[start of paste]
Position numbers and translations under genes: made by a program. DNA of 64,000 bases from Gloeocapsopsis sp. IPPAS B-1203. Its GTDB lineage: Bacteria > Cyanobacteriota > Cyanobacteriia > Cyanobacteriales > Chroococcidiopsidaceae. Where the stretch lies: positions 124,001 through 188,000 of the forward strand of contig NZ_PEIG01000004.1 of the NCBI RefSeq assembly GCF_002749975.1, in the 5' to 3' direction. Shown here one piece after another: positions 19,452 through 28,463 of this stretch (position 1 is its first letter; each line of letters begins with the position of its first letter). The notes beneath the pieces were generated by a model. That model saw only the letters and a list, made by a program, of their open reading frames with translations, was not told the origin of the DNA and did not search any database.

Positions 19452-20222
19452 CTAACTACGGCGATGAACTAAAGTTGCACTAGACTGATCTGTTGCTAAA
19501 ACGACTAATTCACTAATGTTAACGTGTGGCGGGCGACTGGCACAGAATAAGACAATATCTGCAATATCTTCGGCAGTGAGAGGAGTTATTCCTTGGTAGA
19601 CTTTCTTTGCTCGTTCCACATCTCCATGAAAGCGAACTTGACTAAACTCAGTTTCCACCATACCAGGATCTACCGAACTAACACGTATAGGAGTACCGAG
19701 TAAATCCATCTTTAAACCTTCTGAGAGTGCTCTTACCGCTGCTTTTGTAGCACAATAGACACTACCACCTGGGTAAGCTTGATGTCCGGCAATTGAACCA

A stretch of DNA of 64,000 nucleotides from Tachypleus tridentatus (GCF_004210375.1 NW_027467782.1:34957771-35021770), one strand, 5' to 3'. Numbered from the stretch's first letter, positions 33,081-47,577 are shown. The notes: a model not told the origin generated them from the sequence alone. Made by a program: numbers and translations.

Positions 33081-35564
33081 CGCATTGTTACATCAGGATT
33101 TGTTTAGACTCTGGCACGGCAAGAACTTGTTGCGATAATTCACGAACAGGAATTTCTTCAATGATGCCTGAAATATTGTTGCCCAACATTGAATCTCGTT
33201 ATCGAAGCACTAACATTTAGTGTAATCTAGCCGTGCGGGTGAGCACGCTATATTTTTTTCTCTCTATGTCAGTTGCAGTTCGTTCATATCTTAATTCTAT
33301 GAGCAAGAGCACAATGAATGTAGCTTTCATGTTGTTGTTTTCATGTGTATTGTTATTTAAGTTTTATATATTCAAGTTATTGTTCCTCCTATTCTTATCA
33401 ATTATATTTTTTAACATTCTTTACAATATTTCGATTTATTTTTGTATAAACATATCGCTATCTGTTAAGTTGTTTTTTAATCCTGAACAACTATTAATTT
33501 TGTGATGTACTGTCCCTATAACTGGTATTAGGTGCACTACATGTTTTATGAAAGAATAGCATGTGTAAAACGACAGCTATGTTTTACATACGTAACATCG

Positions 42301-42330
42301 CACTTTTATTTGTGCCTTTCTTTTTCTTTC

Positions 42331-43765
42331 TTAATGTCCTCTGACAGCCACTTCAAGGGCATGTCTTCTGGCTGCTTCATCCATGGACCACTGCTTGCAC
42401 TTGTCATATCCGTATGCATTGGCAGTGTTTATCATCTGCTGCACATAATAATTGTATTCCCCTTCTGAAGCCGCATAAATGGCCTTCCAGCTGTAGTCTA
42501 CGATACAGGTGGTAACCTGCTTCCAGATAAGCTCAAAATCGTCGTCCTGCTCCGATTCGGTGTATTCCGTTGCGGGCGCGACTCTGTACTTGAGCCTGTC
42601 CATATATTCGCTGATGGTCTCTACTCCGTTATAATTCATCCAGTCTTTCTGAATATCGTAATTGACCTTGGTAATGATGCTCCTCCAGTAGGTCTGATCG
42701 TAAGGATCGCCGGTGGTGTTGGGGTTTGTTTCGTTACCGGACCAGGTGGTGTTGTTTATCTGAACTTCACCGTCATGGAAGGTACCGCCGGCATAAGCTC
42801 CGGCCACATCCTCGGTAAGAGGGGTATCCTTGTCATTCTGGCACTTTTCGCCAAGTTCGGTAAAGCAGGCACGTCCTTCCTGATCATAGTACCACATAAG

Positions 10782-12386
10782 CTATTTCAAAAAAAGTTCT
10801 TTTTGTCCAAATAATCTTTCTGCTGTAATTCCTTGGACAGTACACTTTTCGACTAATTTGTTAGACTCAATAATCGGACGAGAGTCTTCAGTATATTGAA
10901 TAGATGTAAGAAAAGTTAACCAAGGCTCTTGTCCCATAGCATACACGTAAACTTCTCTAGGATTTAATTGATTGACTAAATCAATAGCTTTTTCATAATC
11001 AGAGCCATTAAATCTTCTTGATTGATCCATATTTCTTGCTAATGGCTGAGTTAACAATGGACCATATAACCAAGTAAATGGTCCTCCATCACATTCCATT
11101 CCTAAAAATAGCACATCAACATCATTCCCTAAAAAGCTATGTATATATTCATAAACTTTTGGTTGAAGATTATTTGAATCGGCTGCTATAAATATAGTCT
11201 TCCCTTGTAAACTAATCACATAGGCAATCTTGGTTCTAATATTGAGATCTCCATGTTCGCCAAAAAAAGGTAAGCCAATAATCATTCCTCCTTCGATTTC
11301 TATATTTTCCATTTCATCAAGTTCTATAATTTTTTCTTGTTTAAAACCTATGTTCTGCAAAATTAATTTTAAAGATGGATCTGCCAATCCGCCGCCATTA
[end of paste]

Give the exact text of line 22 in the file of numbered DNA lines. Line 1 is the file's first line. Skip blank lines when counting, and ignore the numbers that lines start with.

42701 TAAGGATCGCCGGTGGTGTTGGGGTTTGTTTCGTTACCGGACCAGGTGGTGTTGTTTATCTGAACTTCACCGTCATGGAAGGTACCGCCGGCATAAGCTC